Always remaining vigilant is a necessity if you live in Indonesia, which is one of the most disaster-prone countries in the world. Some people in certain areas have even got accustomed to experiencing earthquakes, as they often occur.
During the period from January to mid-December last year, a total of 2,572 natural disasters had hit the country, leaving at least 4,821 people dead or missing, according to the National Disaster Mitigation Agency (BNPB).
Of the total, 2,572, or 96.9 percent of the natural disasters, were hydrometeorological in nature, such as floods, landslides, and whirlwind, while 76, or 3.1 percent, were geological disasters, such as earthquakes.
In January 2019, Indonesia was hit by 366 natural disasters that claimed 94 lives or led to several going missing, injured 149, and affected and displaced 88,613 others.
In a bid to deal with natural disasters that occur with such frequency, Indonesia has set up specific institutions at the local and national levels. The country has established the BNPB and Regional Disaster Management Agency (BPBD) at the local level as well as the Indonesian Red Cross (PMI) and the National Search and Rescue Agency (Basarnas), among others.
Owing to its long-standing experience and professionalism, Indonesia`s disaster risk reduction model has been named the best practice during the Humanitarian Networks and Partnerships Week (HNPW) 2019 organized in Geneva, Switzerland, on February 4-8, 2019.
The Sixth HNPW is an annual event organized by the United Nations Office for Coordination of Humanitarian Affairs (UNOCHA) in cooperation with the Swiss Government aimed at facilitating networking among humanitarian actors.
UNOCHA Regional Office Representative in Bangkok Kristen Knutson pointed to the ease in cooperating with stakeholders in Indonesia owing to their high level of preparedness.
Indonesia`s experiences in handing disaster recovery in Palu and Donggala, Central Sulawesi Province, have been made lessons and model in disaster mitigation, according to information from the Indonesian Representative Office in Geneva recently.
On September 28, 2018, a magnitude-7.4 earthquake rocked Palu and several other districts in Central Sulawesi Province. The earthquake, which triggered a tsunami and liquefaction, claimed 3,397 lives and injured 4,426 others. A total of 69,139 homes were seriously damaged and 221,450 people were displaced. Material losses inflicted by the triple deadly disasters are estimated to reach more than Rp10 trillion.
Indonesia has learnt much from its past experiences, Operation Director of the National Search and Rescue Agency (Basarnas) Budi Purnama noted during the discussion.
Besides this, Basarnas has demonstrated its capacity in every emergency response toward natural disasters and transportation accidents.
Executive Director of the ASEAN Humanitarian Assistance Centre Adelina Kamal highlighted Indonesia`s assertiveness in decision-making during critical moments of natural disasters and called on making it a model.
Meanwhile, President Joko Widodo (Jokowi) has called for the implementation of disaster education in every educational institution starting this year.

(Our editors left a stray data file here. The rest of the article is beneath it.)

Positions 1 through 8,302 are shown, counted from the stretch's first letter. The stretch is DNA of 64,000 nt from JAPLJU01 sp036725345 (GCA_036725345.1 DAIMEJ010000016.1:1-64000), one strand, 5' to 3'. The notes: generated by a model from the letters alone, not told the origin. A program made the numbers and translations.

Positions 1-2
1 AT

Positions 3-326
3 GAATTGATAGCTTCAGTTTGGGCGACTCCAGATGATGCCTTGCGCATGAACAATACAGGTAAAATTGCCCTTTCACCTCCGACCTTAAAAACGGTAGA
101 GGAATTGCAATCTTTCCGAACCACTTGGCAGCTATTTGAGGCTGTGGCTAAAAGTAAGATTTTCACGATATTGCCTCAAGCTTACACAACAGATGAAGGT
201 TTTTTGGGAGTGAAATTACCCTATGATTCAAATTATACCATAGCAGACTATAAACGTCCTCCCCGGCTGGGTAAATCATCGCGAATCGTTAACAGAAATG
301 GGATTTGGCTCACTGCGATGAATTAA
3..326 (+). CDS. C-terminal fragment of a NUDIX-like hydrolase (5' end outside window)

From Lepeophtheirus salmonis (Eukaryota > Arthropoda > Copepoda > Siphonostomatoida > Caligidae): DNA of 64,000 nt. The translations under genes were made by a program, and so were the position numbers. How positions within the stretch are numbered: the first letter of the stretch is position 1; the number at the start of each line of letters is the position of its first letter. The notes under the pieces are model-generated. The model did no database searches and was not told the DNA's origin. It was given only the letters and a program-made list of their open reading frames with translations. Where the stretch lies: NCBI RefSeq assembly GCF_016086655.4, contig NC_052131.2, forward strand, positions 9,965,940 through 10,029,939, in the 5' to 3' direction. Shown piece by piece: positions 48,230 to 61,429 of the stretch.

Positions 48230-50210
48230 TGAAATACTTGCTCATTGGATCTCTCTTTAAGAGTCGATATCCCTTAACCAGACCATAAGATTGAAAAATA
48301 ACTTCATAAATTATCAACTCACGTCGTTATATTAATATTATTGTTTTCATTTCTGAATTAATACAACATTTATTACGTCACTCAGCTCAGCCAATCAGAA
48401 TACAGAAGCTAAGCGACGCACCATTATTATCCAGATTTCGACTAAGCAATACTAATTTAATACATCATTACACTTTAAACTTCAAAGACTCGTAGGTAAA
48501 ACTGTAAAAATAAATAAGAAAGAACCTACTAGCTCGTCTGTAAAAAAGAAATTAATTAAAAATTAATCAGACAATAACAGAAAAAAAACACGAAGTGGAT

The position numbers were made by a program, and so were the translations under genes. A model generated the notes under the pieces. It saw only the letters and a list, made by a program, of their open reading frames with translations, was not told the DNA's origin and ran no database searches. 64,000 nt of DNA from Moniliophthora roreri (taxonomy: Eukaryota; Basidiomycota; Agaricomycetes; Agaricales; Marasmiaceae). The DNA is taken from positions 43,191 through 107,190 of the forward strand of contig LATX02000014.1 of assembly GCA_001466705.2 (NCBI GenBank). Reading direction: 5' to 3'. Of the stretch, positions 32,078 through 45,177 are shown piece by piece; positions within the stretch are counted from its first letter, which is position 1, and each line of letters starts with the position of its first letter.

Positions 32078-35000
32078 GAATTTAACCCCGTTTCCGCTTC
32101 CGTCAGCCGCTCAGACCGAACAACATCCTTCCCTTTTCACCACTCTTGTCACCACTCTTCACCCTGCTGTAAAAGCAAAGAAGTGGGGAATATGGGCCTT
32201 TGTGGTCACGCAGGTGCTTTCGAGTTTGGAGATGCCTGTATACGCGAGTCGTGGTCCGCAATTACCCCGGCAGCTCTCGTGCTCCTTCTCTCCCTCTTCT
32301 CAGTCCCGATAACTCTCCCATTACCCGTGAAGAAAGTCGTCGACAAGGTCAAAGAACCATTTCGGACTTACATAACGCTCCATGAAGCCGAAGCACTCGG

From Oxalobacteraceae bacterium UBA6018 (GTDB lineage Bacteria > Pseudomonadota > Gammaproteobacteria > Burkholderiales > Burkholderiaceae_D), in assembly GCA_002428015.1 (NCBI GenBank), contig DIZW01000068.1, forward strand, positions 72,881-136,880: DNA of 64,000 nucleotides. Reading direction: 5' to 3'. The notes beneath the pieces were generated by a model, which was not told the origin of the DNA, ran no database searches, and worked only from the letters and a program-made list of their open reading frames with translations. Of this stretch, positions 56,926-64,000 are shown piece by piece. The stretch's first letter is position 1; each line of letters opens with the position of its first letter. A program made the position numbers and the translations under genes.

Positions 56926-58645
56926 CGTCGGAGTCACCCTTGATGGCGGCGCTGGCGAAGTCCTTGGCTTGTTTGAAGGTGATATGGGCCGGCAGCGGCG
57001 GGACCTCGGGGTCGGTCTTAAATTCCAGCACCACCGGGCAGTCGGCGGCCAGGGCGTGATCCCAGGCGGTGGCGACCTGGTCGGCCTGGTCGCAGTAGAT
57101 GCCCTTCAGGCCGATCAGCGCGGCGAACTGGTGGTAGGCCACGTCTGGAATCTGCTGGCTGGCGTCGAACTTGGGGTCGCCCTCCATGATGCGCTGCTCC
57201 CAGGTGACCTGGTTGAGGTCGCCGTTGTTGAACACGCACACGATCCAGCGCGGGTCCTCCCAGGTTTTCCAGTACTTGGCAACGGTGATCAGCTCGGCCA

“I want this disaster education to be implemented, and it must start this year for the public and in schools, particularly in disaster-prone regions, up to the community level,” Jokowi stated while speaking during a coordinating meeting on disaster mitigation 2019 in Surabaya on February 2, 2019.
The BNPB will coordinate with the education and culture minister for imparting disaster education at schools.
Several regional disaster mitigation offices (BPBD) have already started campaigning on disaster education for the public at large.
Earlier, Education and Culture Minister Muhadjir Effendy had revealed that character education will include material on student resilience to disasters, as Indonesia is vulnerable to natural disasters.
Some materials to be incorporated in character education will cover the dangers of drugs, safe schools, dangerous thoughts, traffic law awareness, anti-corruption, and disaster mitigation, among other things.
A senior researcher of the Environmental Affairs and Forestry Ministry, however, suggested that disaster mitigation education should be part of the environmental lesson at schools since disaster and the environment are closely related.
“It will be very appropriate to include tsunami disaster mitigation education in an environmental lesson. It is a synergy and inseparable,” Hendra Gunawan, chief researcher of the Environmental Affairs and Forestry Ministry, stated on January 17, 2019.
In addition to education on disaster, President Jokowi also called for materialization of a disaster early warning system in Indonesia.
“An integrated early warning system, developed on the basis of recommendations from the results of researches, studies, and experts, must be used,” President Jokowi noted in his address before some four thousand participants of the National Coordinating Meeting on Disaster Mitigation 2019.
“On this good occasion, Mr Doni (Monardo), as the BNPB chief, will coordinate with all relevant ministries and institutions to materialize the early warning system that we will take care of,” the president stated.
He also called for preparing the maps of evacuation routes for disaster victims, similar to those of Japan.
Boards depicting early warning and evacuation route maps must be put in place this year, he stated.
He also ordered for routine simulations of disaster mitigation efforts, from the national to neighborhood levels, to make the public prepared to face natural disasters, particularly earthquakes and tsunamis.